3. Gathering Information

“The Whole is Greater than the Sum of its Parts”

My plan was to collect as much Zahns information as possible — old photos, slides, 8mm movies, maps, aeronatical charts, ads, newspaper articles, etc. — and stitch the best parts of that information into a single, unified model of Zahns.

Crowdsourcing and Facebook

Collage of photos from the Zahn's Airport Project Facebook group
Small sampling of photos from the Facebook group

The Zahns Airport Project Facebook group was launched in November, 2008. I built it to gather together kindred souls who also loved Zahns, and as a way to crowdsource material for the project.

The Facebook group has nearly 300 members, and boasts a huge collection of Zahns photos and videos.

Without the help and support of the members of this group, the project would have been impossible!

eBay, Google, and the Abandoned Airfields Site

Surprisingly, eBay became a treasure-trove of useful (and original) Zahns material. Over the years, I’ve found Zahns color slide collections, photos, pilot logbooks, matchbook covers, Zahns ashtrays, and license plates.

The Zahns Airport entries on the Abandoned & Little-Known Airfields site has photos and first-person histories of Zahns — you won’t find these anywhere else.

In-Person Visits

Left-over visibility markers from Zahn's Airport
The Zahns “Visibility Markers”
(Seabro Ave, Amityville)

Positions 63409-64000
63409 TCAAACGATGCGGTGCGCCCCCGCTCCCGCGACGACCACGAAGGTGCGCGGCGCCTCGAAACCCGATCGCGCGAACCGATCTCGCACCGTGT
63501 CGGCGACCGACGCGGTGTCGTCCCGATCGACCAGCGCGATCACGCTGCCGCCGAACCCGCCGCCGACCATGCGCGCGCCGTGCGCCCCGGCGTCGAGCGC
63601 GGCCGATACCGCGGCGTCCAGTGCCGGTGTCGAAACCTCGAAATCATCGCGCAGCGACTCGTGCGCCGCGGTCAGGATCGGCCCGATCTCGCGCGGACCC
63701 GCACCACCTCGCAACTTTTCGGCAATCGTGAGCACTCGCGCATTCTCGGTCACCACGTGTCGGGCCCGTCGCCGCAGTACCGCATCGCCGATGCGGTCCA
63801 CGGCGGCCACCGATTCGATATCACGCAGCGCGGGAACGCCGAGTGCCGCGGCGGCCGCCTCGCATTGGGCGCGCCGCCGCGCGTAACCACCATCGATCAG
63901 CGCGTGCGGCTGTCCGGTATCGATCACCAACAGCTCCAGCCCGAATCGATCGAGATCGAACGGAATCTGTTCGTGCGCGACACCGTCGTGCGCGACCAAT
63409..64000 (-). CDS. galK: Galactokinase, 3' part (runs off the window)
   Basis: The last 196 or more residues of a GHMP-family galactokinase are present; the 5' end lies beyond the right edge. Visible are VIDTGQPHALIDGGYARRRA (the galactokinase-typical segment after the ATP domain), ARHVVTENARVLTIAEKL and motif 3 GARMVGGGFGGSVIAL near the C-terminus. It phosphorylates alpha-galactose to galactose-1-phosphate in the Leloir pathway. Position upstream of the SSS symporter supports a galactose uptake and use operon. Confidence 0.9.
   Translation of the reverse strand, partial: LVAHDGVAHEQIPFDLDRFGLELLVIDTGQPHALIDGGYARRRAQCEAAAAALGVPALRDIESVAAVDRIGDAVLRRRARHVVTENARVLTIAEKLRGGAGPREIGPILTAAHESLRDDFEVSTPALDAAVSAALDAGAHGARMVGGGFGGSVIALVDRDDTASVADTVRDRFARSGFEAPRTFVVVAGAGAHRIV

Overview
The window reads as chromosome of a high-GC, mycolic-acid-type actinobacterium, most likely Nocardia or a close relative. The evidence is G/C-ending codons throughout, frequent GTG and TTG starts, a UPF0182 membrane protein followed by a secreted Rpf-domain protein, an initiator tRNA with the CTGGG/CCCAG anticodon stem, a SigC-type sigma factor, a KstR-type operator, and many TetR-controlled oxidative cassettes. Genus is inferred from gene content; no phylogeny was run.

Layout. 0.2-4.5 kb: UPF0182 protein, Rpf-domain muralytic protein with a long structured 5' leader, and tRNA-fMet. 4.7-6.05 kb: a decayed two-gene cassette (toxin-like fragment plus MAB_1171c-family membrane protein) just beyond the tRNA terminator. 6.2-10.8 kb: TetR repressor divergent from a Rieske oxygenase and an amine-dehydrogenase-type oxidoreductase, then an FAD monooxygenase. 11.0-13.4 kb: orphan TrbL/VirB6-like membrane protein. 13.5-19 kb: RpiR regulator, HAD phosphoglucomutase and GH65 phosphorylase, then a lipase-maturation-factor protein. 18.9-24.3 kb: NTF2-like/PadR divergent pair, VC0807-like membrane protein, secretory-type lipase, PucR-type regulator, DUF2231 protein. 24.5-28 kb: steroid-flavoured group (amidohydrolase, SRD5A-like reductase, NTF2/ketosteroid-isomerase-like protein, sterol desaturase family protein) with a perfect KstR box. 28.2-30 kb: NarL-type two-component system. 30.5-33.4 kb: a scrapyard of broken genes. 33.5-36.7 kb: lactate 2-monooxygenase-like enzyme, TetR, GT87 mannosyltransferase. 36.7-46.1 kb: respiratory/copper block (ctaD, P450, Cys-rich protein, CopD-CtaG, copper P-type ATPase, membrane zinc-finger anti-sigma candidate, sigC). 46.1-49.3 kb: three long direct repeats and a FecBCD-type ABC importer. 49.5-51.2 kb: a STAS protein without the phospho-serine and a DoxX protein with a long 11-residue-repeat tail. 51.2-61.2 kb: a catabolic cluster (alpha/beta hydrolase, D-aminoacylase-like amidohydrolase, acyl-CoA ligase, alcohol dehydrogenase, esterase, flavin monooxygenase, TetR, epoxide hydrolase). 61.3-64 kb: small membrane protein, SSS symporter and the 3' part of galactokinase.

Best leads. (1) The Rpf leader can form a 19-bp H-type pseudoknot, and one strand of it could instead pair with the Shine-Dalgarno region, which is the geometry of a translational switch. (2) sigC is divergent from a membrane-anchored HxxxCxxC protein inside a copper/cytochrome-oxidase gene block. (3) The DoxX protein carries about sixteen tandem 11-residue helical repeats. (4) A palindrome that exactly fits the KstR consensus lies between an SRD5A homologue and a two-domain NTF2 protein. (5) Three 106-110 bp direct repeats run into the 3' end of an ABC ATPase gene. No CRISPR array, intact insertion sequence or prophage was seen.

Since beginning the project, I’ve made several trips “back home” to Long Island, NY. Zahns Airport is gone, but if you look closely, you can still see some remains, including several of the visibility markers (“spheres”) on the power lines just to the north of the field, as well as the cement foundation of the old Air National Guard building. (A Google Earth “street view” in the neighborhood will reveal about a half-dozen more!)

The staff at the Cradle of Aviation Museum, Newsday, and the Queens Public Library also opened their doors (and photo archives) and provided the project with a mountain of photos. (You can see many of them in our Flickr collection.)


N4372J, when it lived at Zahn's Airport
N4372J, then and now

I also had the chance to meet (and fly with) Adam R, who purchased N4372J, one of the Cherokee 140s owned by the Amityville Flying Service. And I’m certain I logged more than a few hours in that plane during my flight training!

N4372J, as seen by the fuel pumps in the Zahn's Airport simulation
N4372J – simulated!

You can also fly N4272J in the Zahns model. When I built the Zahns model, I also created an Amityville Flying Service “skin” for the X-Plane Cherokee 140.

AFS Logo

The skin features a completely restored version of the colorful AFS logo.

Next: Building the Hangars